Little Travel Lies

One View of Downtown Durban, South Africa

I am an avid traveler and like most travelers, I enjoy taking photos of the places I visit as a reminder of what I saw and experienced. When I returned from a trip to South Africa, a friend remarked that she was surprised because my pictures didn’t look like they were of “Africa.” There were two things that caught me off guard by that statement. First, what is Africa supposed to look like and secondly, what part of “Africa” is she referring to.

Of course I say this already knowing the answer. She expected some safari image, swollen bellied babies and thatch-roofed huts. Instead, she saw my pictures outside a Westin in the middle of high rises in downtown Cape Town or with friends in Soweto outside their middle class home, that easily could have been in any city in America. She saw my picture on North Beach in Durban and wondered if I was in Los Angeles or Miami.

Don’t get bogged down with precise descriptions. Africa is big: fifty-four countries, 900 million people who are too busy starving and dying and warring and emigrating to read your book.

~ excerpt from Binyavanga Wainana’s,“How to Write About Africa”

We could blame the media, but we have to also hold ourselves accountable. Continue reading

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No More Dumb Development

The Administrator of USAID spoke yesterday at an event hosted by the Center for Global Development. For those unable to venture to Washington or to gain access to the event, it was streamed live on the new USAID website celebrating 50 years for the agency (http://50.usaid.gov). This new site highlights the achievements of the last 50 years and outlines plans for the future work of USAID.

Dr. Rajiv Shah has been leading the agency for just over a year and is working diligently to change the way that development works within USAID. With a focus on measurable outcomes and local empowerment, he wants to eliminate strategies that produce what Dambisa Moyo calls Dead Aid. He also wants the agency to run more cost effectively and shortly after entering his position eliminated costly senior positions in high priced cities such as Rome, Paris, Tokyo and Madrid.

Dr. Shah’s comments were right in line with our thoughts, on the need for Continue reading

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Awareness building through music

I have shared how we are losing a battle as the number of suicides increase. A huge factor in this is the persecution and bullying that gay, lesbian, transgendered and bisexual individuals face because of their lifestyle and sexuality. One method of increasing tolerance is to build awareness and to show how our actions impact others. Marsha Ambrosius has created a music video for her new single “Far Away” that does an excellent job of showing how ignorant we can be towards each other. For her lead character, he is only accepted when he is assumed to be heterosexual. Nothing about him changes except who he is walking hand in hand with. It hopefully will lead people to think about how their reactions can have a lasting impact on the life of another. I am a huge fan of her music and am now even more impressed that she has used her platform to bring much needed awareness to this issue…Enjoy!

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We Are Losing

This past weekend another young person took their life. This news is starting to become all too familiar and the stories are starting to run together. A child is bullied for being different (gay, new, small, big, quiet,promiscuous, prude, black, white, purple etc.) and constantly tormented by their peers. These bullies never leave them alone. They harass them at school, online, via text messages and over the phone. The young person, unable to see how this will ever get better, makes an unfortunate decision to end their life rather than continue to face this situation any longer. And society loses the possibility of what that young person could have become.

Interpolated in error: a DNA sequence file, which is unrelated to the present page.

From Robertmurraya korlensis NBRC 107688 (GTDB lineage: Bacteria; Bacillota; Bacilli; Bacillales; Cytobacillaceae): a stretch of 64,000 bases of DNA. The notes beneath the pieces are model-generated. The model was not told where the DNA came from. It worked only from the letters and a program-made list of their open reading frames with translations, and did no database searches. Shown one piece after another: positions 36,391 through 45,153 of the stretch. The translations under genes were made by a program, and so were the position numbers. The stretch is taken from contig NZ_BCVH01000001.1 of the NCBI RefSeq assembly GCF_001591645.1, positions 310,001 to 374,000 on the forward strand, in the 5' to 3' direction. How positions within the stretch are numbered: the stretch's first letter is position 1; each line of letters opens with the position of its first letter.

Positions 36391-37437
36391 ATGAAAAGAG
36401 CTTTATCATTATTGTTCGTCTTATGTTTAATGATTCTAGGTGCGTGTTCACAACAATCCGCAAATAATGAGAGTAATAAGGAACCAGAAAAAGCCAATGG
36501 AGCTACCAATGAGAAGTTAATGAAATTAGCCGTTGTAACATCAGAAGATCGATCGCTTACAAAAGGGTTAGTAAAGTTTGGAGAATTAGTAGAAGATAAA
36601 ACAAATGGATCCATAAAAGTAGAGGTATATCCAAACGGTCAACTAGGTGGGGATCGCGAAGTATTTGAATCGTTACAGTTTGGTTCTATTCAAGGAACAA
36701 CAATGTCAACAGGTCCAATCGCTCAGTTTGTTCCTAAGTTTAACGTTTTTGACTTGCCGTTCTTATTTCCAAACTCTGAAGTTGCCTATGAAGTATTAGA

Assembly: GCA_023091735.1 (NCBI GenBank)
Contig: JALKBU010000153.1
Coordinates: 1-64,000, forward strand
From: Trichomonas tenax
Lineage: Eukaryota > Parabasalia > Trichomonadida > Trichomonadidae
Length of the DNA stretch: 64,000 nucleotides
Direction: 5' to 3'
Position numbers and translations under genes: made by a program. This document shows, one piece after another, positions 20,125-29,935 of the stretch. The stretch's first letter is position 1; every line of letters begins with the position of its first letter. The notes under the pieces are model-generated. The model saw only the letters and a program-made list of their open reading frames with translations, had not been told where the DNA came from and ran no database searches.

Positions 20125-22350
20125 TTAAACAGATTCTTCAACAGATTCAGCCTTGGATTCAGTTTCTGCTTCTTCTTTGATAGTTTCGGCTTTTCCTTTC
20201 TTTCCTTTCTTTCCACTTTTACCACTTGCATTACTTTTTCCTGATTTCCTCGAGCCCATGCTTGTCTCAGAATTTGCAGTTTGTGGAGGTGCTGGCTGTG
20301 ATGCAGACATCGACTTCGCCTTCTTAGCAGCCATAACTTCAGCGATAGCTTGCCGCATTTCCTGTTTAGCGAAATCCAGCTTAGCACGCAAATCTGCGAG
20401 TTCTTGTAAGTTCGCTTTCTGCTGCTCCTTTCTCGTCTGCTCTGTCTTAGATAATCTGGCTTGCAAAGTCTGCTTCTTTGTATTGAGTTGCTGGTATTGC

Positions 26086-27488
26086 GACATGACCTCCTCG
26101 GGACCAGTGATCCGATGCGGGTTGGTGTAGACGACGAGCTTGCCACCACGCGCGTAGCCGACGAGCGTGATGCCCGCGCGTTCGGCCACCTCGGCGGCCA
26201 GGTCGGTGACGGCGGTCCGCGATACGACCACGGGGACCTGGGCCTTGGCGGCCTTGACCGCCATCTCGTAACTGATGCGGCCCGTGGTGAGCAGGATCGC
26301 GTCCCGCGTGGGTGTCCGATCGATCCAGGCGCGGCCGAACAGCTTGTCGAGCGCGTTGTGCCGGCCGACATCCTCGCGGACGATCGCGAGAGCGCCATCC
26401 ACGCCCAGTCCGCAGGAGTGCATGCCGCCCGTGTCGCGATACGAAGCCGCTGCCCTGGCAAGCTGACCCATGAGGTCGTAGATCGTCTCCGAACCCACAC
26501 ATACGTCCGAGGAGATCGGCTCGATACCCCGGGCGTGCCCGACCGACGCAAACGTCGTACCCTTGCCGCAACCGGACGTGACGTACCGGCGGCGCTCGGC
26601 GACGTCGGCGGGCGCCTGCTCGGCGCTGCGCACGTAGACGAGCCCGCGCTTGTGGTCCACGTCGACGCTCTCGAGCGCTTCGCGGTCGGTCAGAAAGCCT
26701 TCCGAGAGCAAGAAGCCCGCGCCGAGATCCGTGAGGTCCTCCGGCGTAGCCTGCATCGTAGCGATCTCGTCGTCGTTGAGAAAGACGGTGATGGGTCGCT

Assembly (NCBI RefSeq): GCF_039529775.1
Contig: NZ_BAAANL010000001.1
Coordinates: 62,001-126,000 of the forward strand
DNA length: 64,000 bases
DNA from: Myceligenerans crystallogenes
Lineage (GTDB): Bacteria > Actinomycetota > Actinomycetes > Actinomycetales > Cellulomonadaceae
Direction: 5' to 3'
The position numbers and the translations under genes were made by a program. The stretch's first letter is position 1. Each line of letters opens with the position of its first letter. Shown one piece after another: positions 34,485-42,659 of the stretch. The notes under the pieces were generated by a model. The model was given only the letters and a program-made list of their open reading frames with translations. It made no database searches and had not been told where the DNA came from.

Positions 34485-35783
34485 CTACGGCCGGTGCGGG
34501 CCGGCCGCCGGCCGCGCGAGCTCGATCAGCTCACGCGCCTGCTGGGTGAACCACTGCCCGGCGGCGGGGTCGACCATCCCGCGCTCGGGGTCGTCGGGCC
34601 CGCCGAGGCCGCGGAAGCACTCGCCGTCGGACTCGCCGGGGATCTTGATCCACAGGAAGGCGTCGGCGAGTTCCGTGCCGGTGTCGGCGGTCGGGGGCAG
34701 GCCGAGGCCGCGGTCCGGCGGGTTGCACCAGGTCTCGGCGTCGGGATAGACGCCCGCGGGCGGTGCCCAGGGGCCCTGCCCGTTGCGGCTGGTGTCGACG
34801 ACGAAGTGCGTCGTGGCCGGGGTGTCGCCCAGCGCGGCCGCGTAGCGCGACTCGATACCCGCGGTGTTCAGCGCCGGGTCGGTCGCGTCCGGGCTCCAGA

We have to start winning.

Teen suicide continues to increase and we have to start looking at new ways to support and encourage young Continue reading

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Avoid Band-Aids – 10 Commandments for Social Entrepreneurship

So last week, we asked Social Entrepreneurs to Dig Deeper and to make sure that they had all the information they needed to start their venture. Our next commandment,

Thou Shalt Avoid Using Band-Aids

So you have a great idea, and now (since you dug a little deeper) you know that you have all the background information to really understand your issue. Now it is time to develop your plan of attack. Your approach should be innovative and truly add to the methods of addressing these issues. Sometimes this means that you will need more time to acquire the adequate resources, partners and funds to implement this strategy. It may also mean that though this problem is serious, you cannot accomplish anything for quite some time.

Avoid being pulled into the enthusiasm of just starting and addressing surface issues. You want, as much as possible, to address root causes. Does this mean that you don’t feed the person who is hungry today because you haven’t figured out a way to permanently eradicate his hunger? Continue reading

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Pick up your sign…

As we celebrate the 25th Anniversary of the MLK holiday, I have been reflecting on the work of individuals during the Civil Rights movement. The Civil Rights movement was a battle that included policy makers but was lead by those on the ground dealing with the injustice on a daily basis. It was individual people sitting in, facing hoses, angry crowds and lynch mobs that brought national attention to the South and the country. Their individual risk and voices brought monumental change. They picked up a sign for a cause they believed in, got out their house and marched.

If we were having this struggle today what would it look like?